Mellowed A.J. Thanks Everybody, Displays A True Champions Smile
By Rick Johnson-Indianapolis Star, May 31, 1964
(Frank Fisse Photo)
In the past, they called A.J. Foyt “Terrible Tex, The Kid,” and many have called him Cassius, but not to his face, because all of the catcallers know there is one thing Foyt will do and that is fight, whether it be on the race track or anywhere.
But his critics saw a different man yesterday, a gentleman who expressed sincere thanks to his crew and his mechanics and his car owners, Shirley Murphy and William Ansted, both of Indianapolis.
His critics also saw a man who fears the Almighty.
Foyt has mellowed and wisened considerably since his last victory here in 1961 and since he won the first of his three national driving championships starting with 1960.
Yesterday, when Foyt wheeled the Sheraton-Thompson Special into victory lane, he was acting like a champion.
He kissed his wife, Lucy, enthusiastically, shook hands with his crewmen, who were beside themselves with happiness, and then he gulped milk.
He turned his head left and right as photographers yelled, “Hey A.J., over here…over here, A.J….Now one more.”
The smile never ceased. And periodically he would reach for his wife and give her a squeeze. Then the photographers yelled for Foyt to give the “500” Festival Queen Donna McKinley a kiss, and he did…twice. But then he kissed Lucy again.
The small group sat smiling in the midst of the pop of flash bulbs and the yells of, “Over here, A.J.”
And then the expression on Foyt’s face changed to a frown. It wasn’t an angry frown. It was sorrow showing. Someone handed Foyt a newspaper on which the blaring headline proclaimed, “Foyt Wins 500…Sachs, MacDonald Killed.”
A.J. turned to Lucy, “Are they dead?”
Lucy, a stunning blond, looked directly into her husband’s eyes and said nothing. Then she squeezed her husband’s arms for a moment and stepped back.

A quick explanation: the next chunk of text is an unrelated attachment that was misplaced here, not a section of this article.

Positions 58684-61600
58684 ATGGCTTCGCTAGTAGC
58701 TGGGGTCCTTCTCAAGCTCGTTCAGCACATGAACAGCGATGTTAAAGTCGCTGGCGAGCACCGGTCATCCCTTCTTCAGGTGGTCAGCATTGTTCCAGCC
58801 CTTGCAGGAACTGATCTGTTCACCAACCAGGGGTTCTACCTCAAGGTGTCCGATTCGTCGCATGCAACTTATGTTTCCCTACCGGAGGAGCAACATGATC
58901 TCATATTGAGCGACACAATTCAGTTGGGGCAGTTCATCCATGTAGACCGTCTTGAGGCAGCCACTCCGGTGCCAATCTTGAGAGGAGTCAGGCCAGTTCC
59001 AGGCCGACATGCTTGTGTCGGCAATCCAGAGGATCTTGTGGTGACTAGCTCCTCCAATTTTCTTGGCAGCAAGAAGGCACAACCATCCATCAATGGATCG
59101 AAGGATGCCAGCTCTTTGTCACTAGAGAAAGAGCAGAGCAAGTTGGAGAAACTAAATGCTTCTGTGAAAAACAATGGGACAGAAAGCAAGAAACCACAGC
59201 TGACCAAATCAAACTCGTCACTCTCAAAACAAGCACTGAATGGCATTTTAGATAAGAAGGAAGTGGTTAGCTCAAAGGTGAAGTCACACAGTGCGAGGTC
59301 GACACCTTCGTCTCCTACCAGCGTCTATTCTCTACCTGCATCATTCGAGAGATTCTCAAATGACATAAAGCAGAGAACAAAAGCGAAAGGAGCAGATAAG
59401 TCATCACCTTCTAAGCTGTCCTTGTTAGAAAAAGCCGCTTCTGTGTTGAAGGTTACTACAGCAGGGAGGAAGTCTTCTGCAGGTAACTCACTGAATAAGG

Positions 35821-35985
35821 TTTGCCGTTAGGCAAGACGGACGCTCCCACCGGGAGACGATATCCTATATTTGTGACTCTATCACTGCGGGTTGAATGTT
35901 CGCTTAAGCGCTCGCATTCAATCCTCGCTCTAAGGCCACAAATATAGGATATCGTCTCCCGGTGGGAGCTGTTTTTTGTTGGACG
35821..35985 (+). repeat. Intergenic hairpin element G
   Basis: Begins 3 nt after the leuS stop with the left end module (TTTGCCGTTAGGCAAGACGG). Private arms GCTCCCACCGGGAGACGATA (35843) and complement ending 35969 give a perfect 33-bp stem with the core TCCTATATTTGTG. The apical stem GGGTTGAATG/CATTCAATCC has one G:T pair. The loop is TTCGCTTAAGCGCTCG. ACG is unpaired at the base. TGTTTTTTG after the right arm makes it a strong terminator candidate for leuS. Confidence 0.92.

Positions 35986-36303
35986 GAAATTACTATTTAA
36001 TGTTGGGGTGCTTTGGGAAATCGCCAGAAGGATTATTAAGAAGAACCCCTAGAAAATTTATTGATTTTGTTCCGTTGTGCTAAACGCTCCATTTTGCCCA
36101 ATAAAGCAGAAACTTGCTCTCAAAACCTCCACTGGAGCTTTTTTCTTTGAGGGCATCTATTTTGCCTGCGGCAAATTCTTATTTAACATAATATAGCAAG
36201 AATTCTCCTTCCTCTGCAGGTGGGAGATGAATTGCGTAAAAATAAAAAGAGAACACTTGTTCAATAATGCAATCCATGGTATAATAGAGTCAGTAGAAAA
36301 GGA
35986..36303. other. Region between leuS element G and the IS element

Foyt swallowed deeply and hung his head for an instant as he read the headlines again and then once again posed for a few pictures.
But this was a chore he did not like, and after a few shots he hopped out of his car and led Lucy to the pace car for a triumphant tour around the track he had just conquered for the second time.
As he drove off someone yelled, “Hey A.J., how about those funny cars” (meaning the rear-engine cars)?
A.J. grinned sincerely again and shouted, “They might be alright, but I’ll take Old Betsy and show them the fast way around.”
(Rick Johnson Photo)
A short time later Foyt and his crew stopped for an interview at the starting line.
His crew consisted of Frank Catania, refueling; Foyt’s father, Tony, who was to change the right rear tire; Leroy Neumeyer, right front, and Bud Moyer, in charge of the left rear.
But the only man in the pit crew who really worked yesterday was Catania, who handled the fuel on Foyt’s two speedy pit stops.
“We didn’t need to change a tire,” Foyt said. “And that is just the way we planned it. We didn’t even put on the air jacks.”
William McCrary, sales manager of the Firestone Racing Division, said, “The tire wear was phenomenal…Foyt could go another 500 miles on those tires.”
With his crew perched on the back of the pace car and his wife by his side, Foyt said that the accident had really shaken him up.
“I hate to see anyone hurt on the race track…it takes the thrill out of it…but it can happen to anyone, even while driving down the highway,” he said.
“But I hate to lose two buddies like Eddie Sachs and Dave MacDonald…I knew them both…Eddie was probably one of the most colorful drivers in the world and Dave was a fine guy.”
(Rick Johnson Photo)
“I always pray,” Foyt added, “before every race that the Good Lord will take care of us all. I really regret that two of them had to lose their lives.”
The announcer then asked Foyt if he thought the Meyer-Drake engine was finished.
Foyt said, “A lot of guys made fun of me for driving an antique car with an antique engine…Well, all I’ve got to say is these antiques have made me an awful lot of money around here.”
When Foyt was asked about his future plans, he said, “Well, first I’m going to pay Uncle Sam some money and after that I don’t know what I’ll do.”
Foyt, winning the race at an average speed of 147.350 miles an hour piled up $21,900 in lap prize money and will get the biggest share of a purse that is believed will top $500,000 at the victory banquet tonight at the Murat Temple.